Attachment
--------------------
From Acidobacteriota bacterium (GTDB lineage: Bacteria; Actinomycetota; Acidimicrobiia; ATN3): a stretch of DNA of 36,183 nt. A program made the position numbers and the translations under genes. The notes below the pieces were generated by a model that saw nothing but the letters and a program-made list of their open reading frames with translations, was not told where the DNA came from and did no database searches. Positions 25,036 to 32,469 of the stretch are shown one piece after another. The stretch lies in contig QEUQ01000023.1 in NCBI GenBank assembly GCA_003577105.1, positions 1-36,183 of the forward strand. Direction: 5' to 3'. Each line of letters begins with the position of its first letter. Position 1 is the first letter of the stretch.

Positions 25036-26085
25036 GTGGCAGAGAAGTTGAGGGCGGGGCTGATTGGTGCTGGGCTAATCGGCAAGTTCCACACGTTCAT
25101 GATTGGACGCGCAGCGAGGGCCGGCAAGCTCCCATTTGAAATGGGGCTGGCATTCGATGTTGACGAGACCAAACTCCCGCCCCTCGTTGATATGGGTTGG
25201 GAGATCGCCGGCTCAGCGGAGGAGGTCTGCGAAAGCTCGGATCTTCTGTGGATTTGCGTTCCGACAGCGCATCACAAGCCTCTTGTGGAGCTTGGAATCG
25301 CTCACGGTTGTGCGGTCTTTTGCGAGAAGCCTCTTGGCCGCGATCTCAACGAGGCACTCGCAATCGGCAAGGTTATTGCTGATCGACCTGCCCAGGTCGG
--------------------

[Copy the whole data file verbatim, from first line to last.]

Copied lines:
From Acidobacteriota bacterium (GTDB lineage: Bacteria; Actinomycetota; Acidimicrobiia; ATN3): a stretch of DNA of 36,183 nt. A program made the position numbers and the translations under genes. The notes below the pieces were generated by a model that saw nothing but the letters and a program-made list of their open reading frames with translations, was not told where the DNA came from and did no database searches. Positions 25,036 to 32,469 of the stretch are shown one piece after another. The stretch lies in contig QEUQ01000023.1 in NCBI GenBank assembly GCA_003577105.1, positions 1-36,183 of the forward strand. Direction: 5' to 3'. Each line of letters begins with the position of its first letter. Position 1 is the first letter of the stretch.

Positions 25036-26085
25036 GTGGCAGAGAAGTTGAGGGCGGGGCTGATTGGTGCTGGGCTAATCGGCAAGTTCCACACGTTCAT
25101 GATTGGACGCGCAGCGAGGGCCGGCAAGCTCCCATTTGAAATGGGGCTGGCATTCGATGTTGACGAGACCAAACTCCCGCCCCTCGTTGATATGGGTTGG
25201 GAGATCGCCGGCTCAGCGGAGGAGGTCTGCGAAAGCTCGGATCTTCTGTGGATTTGCGTTCCGACAGCGCATCACAAGCCTCTTGTGGAGCTTGGAATCG
25301 CTCACGGTTGTGCGGTCTTTTGCGAGAAGCCTCTTGGCCGCGATCTCAACGAGGCACTCGCAATCGGCAAGGTTATTGCTGATCGACCTGCCCAGGTCGG